Seymour Edging Away From Bush : Politics: As the President’s popularity slides, the senator attempts to separate himself from his benefactor.
The warm arms of the presidency have been wrapped around John Seymour since the day nearly a year ago that the little-known Republican state senator was lofted into the U.S. Senate. President Bush endorsed Seymour for election, headlined a $700,000 September fund-raiser for him, and flew him to California on the ultimate political perk, Air Force One.
So it may seem surprising that Seymour recently has made campaign appearances criticizing--who?--President Bush.
As he closes in on Election Day 1992, Seymour is engaged in one of the most delicate moves in his business--publicly separating himself from a political benefactor without seeming an ingrate. For someone who needs to craft an independent image as much as Seymour does, it may also be a necessary maneuver.
The topic that has driven a wedge between Bush and Seymour is the economy, specifically Bush’s delayed reaction to the recession. A week ago, Seymour accused Bush of waiting too long to jump-start the economy. The President’s plan to announce a major economic program in January, the senator said, was insufficient.
“I wish we would have had a growth package last spring,” Seymour told building executives in Orange County. Earlier, he was quoted as saying there had been a “vacuum of leadership” on economic issues.
Seymour insisted that his disagreement with Bush is a strictly non-political decision based on a genuine difference of opinion. He said he has taken “some heat” for his public criticism--not from Bush, but from high-ranking Bush Administration officials who consider his statements disloyal.
“I’ve never had the slightest reason to suspect that what he expects in return (for his endorsement) is that I am going to be in lock step behind him,” Seymour said. “He’s giving me room to breathe.”
But to some, Seymour is treading a well-worn path, publicly distancing himself from Bush as Bush’s popularity slumps.
“When you have economic troubles, it becomes an every-man-for-himself political environment,” said consultant Clint Reilly.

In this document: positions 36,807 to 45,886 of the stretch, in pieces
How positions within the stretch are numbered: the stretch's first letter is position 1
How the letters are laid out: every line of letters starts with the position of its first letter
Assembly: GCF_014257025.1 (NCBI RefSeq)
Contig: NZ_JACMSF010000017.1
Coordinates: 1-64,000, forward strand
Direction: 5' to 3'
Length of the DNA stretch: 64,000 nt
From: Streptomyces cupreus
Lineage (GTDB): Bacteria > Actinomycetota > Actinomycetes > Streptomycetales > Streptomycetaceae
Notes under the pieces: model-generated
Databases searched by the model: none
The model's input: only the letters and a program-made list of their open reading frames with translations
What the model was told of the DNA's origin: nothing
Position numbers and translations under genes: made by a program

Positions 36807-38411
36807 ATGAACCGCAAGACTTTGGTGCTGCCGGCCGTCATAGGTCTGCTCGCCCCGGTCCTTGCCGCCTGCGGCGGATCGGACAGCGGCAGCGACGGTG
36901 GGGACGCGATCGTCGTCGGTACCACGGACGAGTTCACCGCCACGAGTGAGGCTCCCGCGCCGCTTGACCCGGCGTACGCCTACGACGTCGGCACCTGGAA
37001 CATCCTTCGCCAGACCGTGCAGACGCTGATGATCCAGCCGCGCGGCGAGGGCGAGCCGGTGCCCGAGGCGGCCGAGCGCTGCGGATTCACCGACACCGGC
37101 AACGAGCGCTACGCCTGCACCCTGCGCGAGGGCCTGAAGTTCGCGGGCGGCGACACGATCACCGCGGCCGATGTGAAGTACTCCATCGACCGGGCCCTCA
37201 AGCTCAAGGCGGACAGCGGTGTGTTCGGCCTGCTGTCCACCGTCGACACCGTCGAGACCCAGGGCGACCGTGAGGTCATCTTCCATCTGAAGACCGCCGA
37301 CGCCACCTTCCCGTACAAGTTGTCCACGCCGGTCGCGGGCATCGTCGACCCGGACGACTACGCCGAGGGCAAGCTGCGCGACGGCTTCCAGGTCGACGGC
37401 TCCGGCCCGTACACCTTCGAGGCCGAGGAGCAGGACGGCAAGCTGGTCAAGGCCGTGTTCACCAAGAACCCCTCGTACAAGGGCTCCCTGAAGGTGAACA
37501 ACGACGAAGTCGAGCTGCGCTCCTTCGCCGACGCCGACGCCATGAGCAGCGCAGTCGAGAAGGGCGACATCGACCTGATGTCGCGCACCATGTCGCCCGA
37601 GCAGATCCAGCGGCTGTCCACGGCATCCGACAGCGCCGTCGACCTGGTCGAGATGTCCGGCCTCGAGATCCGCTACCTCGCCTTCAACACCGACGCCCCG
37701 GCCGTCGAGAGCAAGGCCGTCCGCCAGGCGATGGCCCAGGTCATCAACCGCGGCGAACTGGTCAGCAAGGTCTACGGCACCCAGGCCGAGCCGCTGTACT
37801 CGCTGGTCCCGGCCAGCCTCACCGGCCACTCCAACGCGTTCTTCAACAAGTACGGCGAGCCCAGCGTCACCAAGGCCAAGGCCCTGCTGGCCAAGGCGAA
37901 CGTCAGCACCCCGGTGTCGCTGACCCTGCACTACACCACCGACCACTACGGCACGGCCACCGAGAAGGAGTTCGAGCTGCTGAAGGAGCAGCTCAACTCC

Bush, as Seymour pointed out in an interview, knows the awkward waltz politicians sometimes dance with their benefactors. In 1988, during his bid for the presidency, then-Vice President Bush felt it necessary to craft a more moderate image than Ronald Reagan.
In contrast to Seymour’s approach, Bush distanced himself from Reagan without directly taking on the President. When he claimed that he would be the “environmental president” or the “education president,” Bush was tacitly criticizing Reagan’s stewardship. But he left it to others to interpret the criticism, and no rebuff of Reagan escaped his lips.
But Bush was operating under different circumstances than is Seymour. Reagan was the vice president’s liaison with conservative Republicans who had never fully trusted Bush, and even among the general public Reagan retained immense popularity.
If the economy continues to slide and if voters hold Bush responsible for it, Seymour and other Republicans may be faced with the dilemma that confronted Democrats who shared the ticket with President Carter in 1980. That year, with Carter on the ropes, many Democrats initially stayed close to Carter but ultimately fled as his chances diminished.
In 1980, consultant Reilly ran the campaign of U.S. Rep. James C. Corman (D-Van Nuys), who was locked in a tight and ultimately unsuccessful race against Republican Bobbi Fiedler. Reilly recalls trying repeatedly to separate Corman from Carter on political issues. Three days before the election, Reilly learned that Carter planned to visit Los Angeles on Election Day and expected Corman, a personal friend of Carter, to stand with the President.
“I remember having almost a double heart attack,” Reilly said. “At the last minute, the Carter people called off the rally and gratefully I didn’t have to kidnap Corman (to keep him from the rally). . . . Politics is a very brutal business.”
While running for the Senate in 1988, Republican Pete Wilson faced a similar situation in separating himself from candidate Bush. As the election drew to a close, and Bush seemed to be losing ground in California to Democratic nominee Michael S. Dukakis, Wilson rarely appeared in public with Bush. His absence appeared to underscore Wilson’s independence from the GOP ticket.
Wilson had an advantage that Seymour is lacking, according to a host of political consultants. He had run several statewide campaigns before 1988 and had a strong political identity in the state. He also was more in sync with California voters on policy issues, such as off-shore oil drilling and abortion rights, than Bush.
Seymour enters the election year in bleaker straits. Both of his strongest political allies--Bush and Gov. Pete Wilson, who appointed Seymour to the Senate--are sliding downward in the polls, dashing Seymour’s hopes of greatly benefiting from their association.
Seymour remains unknown to most Californians and, until recently, had yet to differ with either Bush or Wilson on any major issue. Even his quarrel with Bush about the economy rests on the timing of the President’s response, not on the policy.
Seymour has spent most of the year touting his support of the President, particularly in his first Senate vote, which was to sanction the use of force in the Persian Gulf.
“In people’s minds, he’s the President’s guy,” said Kam Kuwata, campaign manager for former San Francisco Mayor Dianne Feinstein, a Democrat who is running for Seymour’s seat. “There hasn’t been a dramatic vote where he distanced himself.”